Server software may come with several “roles” that can be installed on one or more machines. Installing the roles on separate machines usually requires as many licences as there are machines. Microsoft no longer sells upgrades. If you want to buy a later version of some software you already own then you have to buy the software again – at full price.


Original Equipment Manufacturer licences are for software bought with a new PC or server. It is usually cheaper than Retail for two reasons. First, support has to come from the hardware manufacturer not from Microsoft and, second, the licence to use the software dies with the hardware: you cannot legally transfer the software from one machine to another. If you pension off an old computer and buy a new one you have to buy the software again.

You also don’t get two, non-concurrent-use, installations of products such as Office, and there are no upgrades on offer.

Volume Licensing

Microsoft has various volume licence deals suitable for everyone from a multi-national mega-corporation all the way down to someone who just has five PCs. You can use these schemes to purchase software licences and Software Assurance (SA).

You can arrange to pay up-front for your licences (and SA) or to spread the costs over several years. The licences carry all the benefits of Retail – such as being in-perpetuity and allowing multiple, non-concurrent use, installations, where appropriate – but also give a range of extra benefits such as tools for automated installation, extra training for IT staff, the ability of users to install the software on their home PCs or to purchase extra copies at greatly reduced prices.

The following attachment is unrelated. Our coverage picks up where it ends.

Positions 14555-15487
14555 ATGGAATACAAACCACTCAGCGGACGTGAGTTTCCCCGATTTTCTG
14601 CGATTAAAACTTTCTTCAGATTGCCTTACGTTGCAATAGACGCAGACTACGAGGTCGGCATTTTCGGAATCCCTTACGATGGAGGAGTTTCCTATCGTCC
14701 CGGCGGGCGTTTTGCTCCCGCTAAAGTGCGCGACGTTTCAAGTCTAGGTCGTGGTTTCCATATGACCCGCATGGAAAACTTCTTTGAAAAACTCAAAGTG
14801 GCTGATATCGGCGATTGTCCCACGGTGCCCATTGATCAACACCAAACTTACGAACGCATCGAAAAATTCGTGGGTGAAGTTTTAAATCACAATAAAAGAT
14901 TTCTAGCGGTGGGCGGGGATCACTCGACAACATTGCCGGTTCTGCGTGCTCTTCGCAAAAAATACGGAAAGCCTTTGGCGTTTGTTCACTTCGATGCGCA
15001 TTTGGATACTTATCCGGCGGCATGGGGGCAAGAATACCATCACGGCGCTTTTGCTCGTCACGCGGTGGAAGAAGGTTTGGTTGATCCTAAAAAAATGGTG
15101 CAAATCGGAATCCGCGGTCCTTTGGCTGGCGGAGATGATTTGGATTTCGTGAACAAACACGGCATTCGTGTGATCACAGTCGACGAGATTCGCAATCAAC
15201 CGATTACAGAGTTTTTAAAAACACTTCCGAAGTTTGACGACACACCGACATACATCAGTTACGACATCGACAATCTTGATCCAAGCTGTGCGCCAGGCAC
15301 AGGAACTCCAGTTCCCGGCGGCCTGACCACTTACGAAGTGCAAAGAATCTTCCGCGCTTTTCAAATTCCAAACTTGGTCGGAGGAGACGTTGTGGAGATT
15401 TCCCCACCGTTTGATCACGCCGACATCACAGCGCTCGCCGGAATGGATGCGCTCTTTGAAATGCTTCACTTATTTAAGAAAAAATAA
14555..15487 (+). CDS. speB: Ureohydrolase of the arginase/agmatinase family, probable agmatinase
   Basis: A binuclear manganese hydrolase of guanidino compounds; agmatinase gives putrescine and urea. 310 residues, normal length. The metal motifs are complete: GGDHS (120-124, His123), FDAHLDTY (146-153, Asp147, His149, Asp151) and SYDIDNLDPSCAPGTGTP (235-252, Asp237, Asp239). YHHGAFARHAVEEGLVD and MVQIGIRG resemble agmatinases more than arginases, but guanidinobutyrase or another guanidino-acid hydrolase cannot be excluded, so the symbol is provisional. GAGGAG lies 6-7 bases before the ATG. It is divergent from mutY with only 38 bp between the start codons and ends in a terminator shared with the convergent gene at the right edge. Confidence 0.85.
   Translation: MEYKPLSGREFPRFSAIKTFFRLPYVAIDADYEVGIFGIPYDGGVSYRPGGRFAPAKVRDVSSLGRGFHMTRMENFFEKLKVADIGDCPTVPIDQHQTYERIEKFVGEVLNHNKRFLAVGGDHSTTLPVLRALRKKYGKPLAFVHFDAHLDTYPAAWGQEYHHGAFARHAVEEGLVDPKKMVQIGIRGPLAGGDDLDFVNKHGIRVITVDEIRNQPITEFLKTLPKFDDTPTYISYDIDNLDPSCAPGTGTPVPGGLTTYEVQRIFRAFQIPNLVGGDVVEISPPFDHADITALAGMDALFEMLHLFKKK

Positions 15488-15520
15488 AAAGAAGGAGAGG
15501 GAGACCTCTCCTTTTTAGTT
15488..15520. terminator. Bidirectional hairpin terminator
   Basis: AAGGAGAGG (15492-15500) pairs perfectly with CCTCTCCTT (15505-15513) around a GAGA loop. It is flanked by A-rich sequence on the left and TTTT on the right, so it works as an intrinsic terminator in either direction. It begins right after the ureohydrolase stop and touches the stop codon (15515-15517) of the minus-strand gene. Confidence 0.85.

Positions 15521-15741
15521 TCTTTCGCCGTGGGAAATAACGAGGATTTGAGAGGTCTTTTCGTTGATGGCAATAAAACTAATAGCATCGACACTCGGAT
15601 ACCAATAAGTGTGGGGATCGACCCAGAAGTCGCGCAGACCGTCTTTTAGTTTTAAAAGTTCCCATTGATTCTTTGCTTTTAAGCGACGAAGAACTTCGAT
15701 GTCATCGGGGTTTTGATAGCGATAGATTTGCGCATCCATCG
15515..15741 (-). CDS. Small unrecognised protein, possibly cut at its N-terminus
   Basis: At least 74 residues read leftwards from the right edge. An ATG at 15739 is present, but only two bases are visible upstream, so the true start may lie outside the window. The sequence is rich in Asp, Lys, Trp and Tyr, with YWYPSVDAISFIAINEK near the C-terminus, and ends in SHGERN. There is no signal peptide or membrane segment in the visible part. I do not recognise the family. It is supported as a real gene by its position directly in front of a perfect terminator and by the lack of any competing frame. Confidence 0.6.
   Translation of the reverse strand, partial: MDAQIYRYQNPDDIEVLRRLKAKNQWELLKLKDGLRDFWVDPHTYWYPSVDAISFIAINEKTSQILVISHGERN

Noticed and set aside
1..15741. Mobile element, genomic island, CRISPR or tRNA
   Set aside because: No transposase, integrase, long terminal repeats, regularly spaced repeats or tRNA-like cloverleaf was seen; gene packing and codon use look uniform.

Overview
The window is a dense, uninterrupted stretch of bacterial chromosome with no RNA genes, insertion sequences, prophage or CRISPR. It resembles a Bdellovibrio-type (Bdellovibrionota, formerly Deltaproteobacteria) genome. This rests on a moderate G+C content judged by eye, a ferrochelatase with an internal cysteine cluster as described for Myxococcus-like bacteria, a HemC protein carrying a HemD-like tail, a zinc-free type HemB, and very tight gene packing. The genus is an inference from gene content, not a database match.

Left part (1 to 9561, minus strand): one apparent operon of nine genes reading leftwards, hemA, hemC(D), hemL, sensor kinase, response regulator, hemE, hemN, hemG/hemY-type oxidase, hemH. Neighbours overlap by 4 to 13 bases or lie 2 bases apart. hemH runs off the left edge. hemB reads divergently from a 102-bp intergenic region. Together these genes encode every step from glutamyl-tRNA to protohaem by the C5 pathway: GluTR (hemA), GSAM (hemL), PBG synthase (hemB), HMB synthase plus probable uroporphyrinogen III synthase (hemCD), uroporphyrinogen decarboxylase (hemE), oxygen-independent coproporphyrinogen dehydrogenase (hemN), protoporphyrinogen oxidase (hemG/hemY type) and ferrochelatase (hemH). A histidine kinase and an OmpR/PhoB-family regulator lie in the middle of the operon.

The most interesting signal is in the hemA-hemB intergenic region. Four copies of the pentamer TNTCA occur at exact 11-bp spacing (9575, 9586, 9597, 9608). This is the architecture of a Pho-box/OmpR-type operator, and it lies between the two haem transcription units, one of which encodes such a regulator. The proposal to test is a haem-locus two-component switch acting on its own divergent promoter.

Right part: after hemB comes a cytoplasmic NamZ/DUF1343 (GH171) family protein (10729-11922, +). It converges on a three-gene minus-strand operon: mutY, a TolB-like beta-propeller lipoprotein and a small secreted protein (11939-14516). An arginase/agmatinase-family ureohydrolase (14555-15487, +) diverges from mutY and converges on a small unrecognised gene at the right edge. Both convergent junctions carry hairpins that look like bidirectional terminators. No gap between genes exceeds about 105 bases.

Software Assurance effectively means paying a reduced price for the next upgrade before you get it. SA agreements are for two or three years and entitle you to upgrade to whatever new versions of the software are released within that period. You don’t have to upgrade until you want to but when you do, you’re covered without having to buy the software again.

At the end of the SA agreement you can take out another for the next two or three years or stop paying and stick with the current version at the time your agreement ends. You can purchase SA agreements for Retail and OEM licences providing you do so within 30 days of your purchase. The on-going SA cost is usually just under half what you would pay for the initial Licence and SA together. Some licence plans include SA whereas others have it as an optional extra.


Buying software on subscription gives similar benefits to Volume Licencing with Software Assurance except that if you stop paying you have to stop using the software. Subscription deals can be monthly or annual payments and Office 365 falls into this category.

Retail licences are the most expensive and OEM licences are cheap but restrictive. Volume licence deals usually fall in the middle but give more benefits and can keep you up to date with new software versions. Subscription licences are cheaper than volume licences but you don’t get to keep the software if you stop paying.